Photographer: Tom Martin/Getty Images

Nigeria’s Biggest Miller Targets Acquisitions for Growth

Updated on

Flour Mills of Nigeria Plc, the country’s biggest miller by market value, will seek expansion opportunities in Africa after streamlining its domestic business to focus on food in the continent’s biggest economy.

“That will be the next phase of growth,” Chief Executive Officer Paul Gbededo said in an interview on July 24 in Lagos, Nigeria’s commercial capital. The company will target joint ventures and acquisitions in other countries, he said, declining to name them or give a time frame.

Flour Mills, which sold its stake in United Cement Co. of Nigeria Ltd. to Lafarge Africa last year to focus on food and agriculture-related activities, has invested over $1 billion in areas including feed-mill expansion, sugar refining and vegetable oil production in the last five years, Gbededo said. The company plans to invest in sorghum mills at its Northern Nigeria Flour Mills unit with a target of 20,000 to 30,000 metric tons of the foodstuff annually in the next three to five years, he said.

Nigeria is attempting to revitalize its agriculture industry to diversify the economy away from crude oil, which accounts for about two-thirds of government revenue. The Central Bank of Nigeria last month restricted the sale of dollars to importers of some goods, including food, in an effort to conserve foreign exchange and boost local production. The opportunities that exist in food in Nigeria are present in many African countries, according to Gbededo.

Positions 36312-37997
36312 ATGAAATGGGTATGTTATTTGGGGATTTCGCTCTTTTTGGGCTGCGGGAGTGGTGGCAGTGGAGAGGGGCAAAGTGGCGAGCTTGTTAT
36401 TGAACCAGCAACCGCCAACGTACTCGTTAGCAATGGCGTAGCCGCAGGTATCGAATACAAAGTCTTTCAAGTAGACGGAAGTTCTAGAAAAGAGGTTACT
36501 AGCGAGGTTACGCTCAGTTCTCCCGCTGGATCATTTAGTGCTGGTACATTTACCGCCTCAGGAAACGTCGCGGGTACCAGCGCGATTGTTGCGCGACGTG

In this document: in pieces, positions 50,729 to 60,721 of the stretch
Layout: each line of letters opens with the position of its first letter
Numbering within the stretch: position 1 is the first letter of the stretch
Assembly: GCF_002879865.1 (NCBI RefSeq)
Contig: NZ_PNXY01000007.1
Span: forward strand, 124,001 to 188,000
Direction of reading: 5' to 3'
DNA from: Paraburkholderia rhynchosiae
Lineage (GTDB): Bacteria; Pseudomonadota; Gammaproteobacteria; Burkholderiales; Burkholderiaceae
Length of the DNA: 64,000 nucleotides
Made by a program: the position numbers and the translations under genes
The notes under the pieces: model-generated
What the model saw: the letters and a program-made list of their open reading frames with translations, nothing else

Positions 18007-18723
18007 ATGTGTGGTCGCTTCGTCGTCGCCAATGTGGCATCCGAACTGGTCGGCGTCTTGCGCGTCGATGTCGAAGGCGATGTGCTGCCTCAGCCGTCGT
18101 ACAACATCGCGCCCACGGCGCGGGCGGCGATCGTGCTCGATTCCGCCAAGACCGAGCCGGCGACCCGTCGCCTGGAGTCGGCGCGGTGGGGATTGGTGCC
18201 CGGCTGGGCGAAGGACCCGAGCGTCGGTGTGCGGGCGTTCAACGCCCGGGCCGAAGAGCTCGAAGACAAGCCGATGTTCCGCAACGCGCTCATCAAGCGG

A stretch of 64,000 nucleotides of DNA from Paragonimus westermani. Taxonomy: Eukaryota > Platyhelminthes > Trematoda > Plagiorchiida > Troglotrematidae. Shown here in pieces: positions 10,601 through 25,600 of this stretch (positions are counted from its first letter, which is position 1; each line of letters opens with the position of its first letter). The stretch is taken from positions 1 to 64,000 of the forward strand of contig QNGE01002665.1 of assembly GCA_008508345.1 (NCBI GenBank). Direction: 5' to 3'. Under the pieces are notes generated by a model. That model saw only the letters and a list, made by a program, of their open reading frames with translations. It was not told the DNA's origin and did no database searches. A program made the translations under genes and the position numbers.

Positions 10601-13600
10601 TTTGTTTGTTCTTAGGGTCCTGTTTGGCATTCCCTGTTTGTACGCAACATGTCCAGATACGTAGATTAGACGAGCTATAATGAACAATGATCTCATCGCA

‘Feeding Ourselves’

“Food that we can grow here -- where we have comparative advantage, we have to be investing in that and grow our capacity in feeding ourselves,” he said.

The company plans to raise as much as 40 billion naira ($202 million) in equity this year or in early 2016 to as it seeks to reduce debt and increase working capital, he said. “We will continue to invest in key growth areas of our portfolio.”

Flour Mills Nigeria shares fell 0.1 percent to 28.99 naira at the close of Lagos trading, extending its decline to 26 percent this year, valuing the company at 76 billion naira.

Before it's here, it's on the Bloomberg Terminal. LEARN MORE